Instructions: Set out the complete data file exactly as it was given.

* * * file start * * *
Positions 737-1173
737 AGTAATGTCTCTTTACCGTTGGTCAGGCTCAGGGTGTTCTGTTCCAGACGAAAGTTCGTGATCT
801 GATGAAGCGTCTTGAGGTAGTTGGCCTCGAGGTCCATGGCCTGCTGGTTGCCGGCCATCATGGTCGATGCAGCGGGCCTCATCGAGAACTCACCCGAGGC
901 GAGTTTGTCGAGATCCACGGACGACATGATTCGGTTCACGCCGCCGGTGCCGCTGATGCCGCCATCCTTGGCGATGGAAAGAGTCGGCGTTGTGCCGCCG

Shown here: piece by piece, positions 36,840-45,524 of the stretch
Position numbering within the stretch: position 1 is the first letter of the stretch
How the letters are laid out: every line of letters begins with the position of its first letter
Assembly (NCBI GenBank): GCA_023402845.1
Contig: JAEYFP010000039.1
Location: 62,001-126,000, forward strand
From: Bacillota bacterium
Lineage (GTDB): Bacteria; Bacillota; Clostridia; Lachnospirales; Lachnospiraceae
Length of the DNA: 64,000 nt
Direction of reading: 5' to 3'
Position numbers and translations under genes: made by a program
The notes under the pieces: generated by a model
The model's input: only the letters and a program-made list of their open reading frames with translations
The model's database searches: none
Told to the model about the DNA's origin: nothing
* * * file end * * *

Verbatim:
Positions 737-1173
737 AGTAATGTCTCTTTACCGTTGGTCAGGCTCAGGGTGTTCTGTTCCAGACGAAAGTTCGTGATCT
801 GATGAAGCGTCTTGAGGTAGTTGGCCTCGAGGTCCATGGCCTGCTGGTTGCCGGCCATCATGGTCGATGCAGCGGGCCTCATCGAGAACTCACCCGAGGC
901 GAGTTTGTCGAGATCCACGGACGACATGATTCGGTTCACGCCGCCGGTGCCGCTGATGCCGCCATCCTTGGCGATGGAAAGAGTCGGCGTTGTGCCGCCG

Shown here: piece by piece, positions 36,840-45,524 of the stretch
Position numbering within the stretch: position 1 is the first letter of the stretch
How the letters are laid out: every line of letters begins with the position of its first letter
Assembly (NCBI GenBank): GCA_023402845.1
Contig: JAEYFP010000039.1
Location: 62,001-126,000, forward strand
From: Bacillota bacterium
Lineage (GTDB): Bacteria; Bacillota; Clostridia; Lachnospirales; Lachnospiraceae
Length of the DNA: 64,000 nt
Direction of reading: 5' to 3'
Position numbers and translations under genes: made by a program
The notes under the pieces: generated by a model
The model's input: only the letters and a program-made list of their open reading frames with translations
The model's database searches: none
Told to the model about the DNA's origin: nothing